New Brunswick·Feature

Creeped out by dead things? The tiny taxidermy creations at Back Road Crafts might not be for you

Cheryl Johnson is part-time taxidermist who specialises in stuffing small critters from the woods near her rural home near Titusville.

Not long ago, Cheryl Johnson came home to an unexpected gift from a neighbour.

"Someone dropped off a full-sized porcupine," she said. "I came up the driveway and there was a box with a foot sticking out."

Instead of being —understandably— dismayed, Johnson, 33, was delighted.

A part-time taxidermist, she specializes in stuffing small critters from the woods near her home near Titusville, about 45 kilometres north-east of Saint John.

"If they weren't being given to me, they'd just be thrown in the woods," she said. "I really like the idea of making the most of any animal that comes my way."

Johnson runs her studio, Back Road Crafts, out of her family's basement.

"I do taxidermy and I also do things with entomology, so that means bugs and things like that," she said. 

"I grew up on a farm: when I was a kid, our parents would show us all kinds of things about farm life. We used to butcher all of our own chickens and turkeys. One time, I saw a cow give birth off the back porch. So I'm definitely used to animals."

Just don't bring over any roadkill. 

"In New Brunswick it's illegal to pick up roadkill, which can have disease," she said.

Most of the animals with which she does work have gone to their reward "from natural causes," she said.

Johnson's projects range from rabbits and crows to pet gerbils and scorpions, as well as objets d'art fashioned from bones, skulls, quills, and other remains.

The CBC's Julia Wright paid a visit to her studio and captured these photos. 

Cheryl Johnson, 33, is a part-time taxidermist and the owner of Back Road Crafts, which is outside of Titusville. Most of her work involves small animals that are either donated, or which she finds herself in the woods. “I grew up on a farm and when I was a kid our parents would show us all kinds of things about farm life," said Johnson. "We used to butcher all of our own chickens and turkeys, one time I saw a cow give birth off the back porch. So I’m definitely used to animals.” (Julia Wright)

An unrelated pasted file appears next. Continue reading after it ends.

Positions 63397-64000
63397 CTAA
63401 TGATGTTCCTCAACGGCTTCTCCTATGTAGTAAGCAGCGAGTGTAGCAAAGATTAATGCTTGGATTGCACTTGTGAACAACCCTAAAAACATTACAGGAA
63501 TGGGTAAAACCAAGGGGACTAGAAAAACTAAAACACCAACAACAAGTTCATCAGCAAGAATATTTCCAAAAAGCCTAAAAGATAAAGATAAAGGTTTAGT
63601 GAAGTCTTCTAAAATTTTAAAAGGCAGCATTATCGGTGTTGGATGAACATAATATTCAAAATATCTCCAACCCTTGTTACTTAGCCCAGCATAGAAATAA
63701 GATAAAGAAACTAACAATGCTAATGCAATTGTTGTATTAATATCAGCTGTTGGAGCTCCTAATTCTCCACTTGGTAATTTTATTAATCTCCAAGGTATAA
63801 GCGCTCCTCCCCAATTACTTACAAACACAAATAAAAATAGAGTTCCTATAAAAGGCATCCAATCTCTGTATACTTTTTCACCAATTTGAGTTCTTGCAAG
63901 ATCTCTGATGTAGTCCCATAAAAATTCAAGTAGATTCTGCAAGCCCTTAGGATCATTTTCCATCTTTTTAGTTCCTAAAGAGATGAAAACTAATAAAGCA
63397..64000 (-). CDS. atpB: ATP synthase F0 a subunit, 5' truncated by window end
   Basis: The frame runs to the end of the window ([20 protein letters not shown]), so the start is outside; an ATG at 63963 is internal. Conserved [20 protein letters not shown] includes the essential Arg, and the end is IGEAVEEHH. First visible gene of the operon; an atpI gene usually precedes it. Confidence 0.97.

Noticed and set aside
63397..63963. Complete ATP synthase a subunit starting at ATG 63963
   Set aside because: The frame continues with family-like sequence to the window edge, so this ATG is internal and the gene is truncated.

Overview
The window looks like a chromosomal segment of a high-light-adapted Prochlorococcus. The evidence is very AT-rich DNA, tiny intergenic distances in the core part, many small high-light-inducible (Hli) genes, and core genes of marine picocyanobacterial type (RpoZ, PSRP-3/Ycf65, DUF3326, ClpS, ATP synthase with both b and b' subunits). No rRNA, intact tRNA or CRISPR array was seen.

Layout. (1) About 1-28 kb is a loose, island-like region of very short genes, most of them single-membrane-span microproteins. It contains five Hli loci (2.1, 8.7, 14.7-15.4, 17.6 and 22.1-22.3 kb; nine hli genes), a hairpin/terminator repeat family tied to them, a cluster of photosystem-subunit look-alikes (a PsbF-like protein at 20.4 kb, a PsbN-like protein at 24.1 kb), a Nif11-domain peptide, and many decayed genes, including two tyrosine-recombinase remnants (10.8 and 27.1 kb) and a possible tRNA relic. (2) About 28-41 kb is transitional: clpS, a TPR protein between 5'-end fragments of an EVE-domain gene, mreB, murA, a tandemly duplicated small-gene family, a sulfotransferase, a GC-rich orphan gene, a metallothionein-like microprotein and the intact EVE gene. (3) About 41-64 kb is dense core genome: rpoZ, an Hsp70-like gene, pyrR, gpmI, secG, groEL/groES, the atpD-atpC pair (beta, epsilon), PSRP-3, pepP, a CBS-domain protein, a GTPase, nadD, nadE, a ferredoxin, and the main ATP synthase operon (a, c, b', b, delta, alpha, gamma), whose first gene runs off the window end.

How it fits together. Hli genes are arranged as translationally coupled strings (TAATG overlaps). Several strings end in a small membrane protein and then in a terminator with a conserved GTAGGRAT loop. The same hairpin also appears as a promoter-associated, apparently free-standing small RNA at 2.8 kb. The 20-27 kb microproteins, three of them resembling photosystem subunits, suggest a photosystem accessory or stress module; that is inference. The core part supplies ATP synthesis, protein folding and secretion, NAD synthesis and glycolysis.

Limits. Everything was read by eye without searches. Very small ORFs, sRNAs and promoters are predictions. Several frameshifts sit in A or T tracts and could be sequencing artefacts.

Before starting any specimen, she visually inspects the animal for noticeable problems. “I wouldn’t want to get sick,” she said. “If you come across an animal that has quills in its face that you’d think would be smart enough not to, it could have rabies. I avoid those, and obviously anything that has a bad smell - because once that smell gets into something it really doesn’t go away.” Unlike many taxidermists who work with hunting trophies, the objective Johnson’s work isn't always to make the animals appear as they did when alive. In some cases, like that of a creepy deformed kitten, pictured pinned for drying, the animal was never alive. With other finds, like the coyote jawbones, pictured near the bottom, Johnson applies vivid paint and other artistic embellishments. (Julia Wright/CBC)
Since she took up the hobby in 2015, Johnson’s taxidermy projects have included mummified salamanders and shrews, pictured in the foreground, and larger specimens like a groundhog, rear, who she’s fitting with a dress. In addition to her skills as a taxidermist, Johnson is a seamstress and part-time piano teacher, both skill-sets which she said have contributed to her success as a taxidermist. “It’s all fine finger-work,” she explained. (Julia Wright/CBC)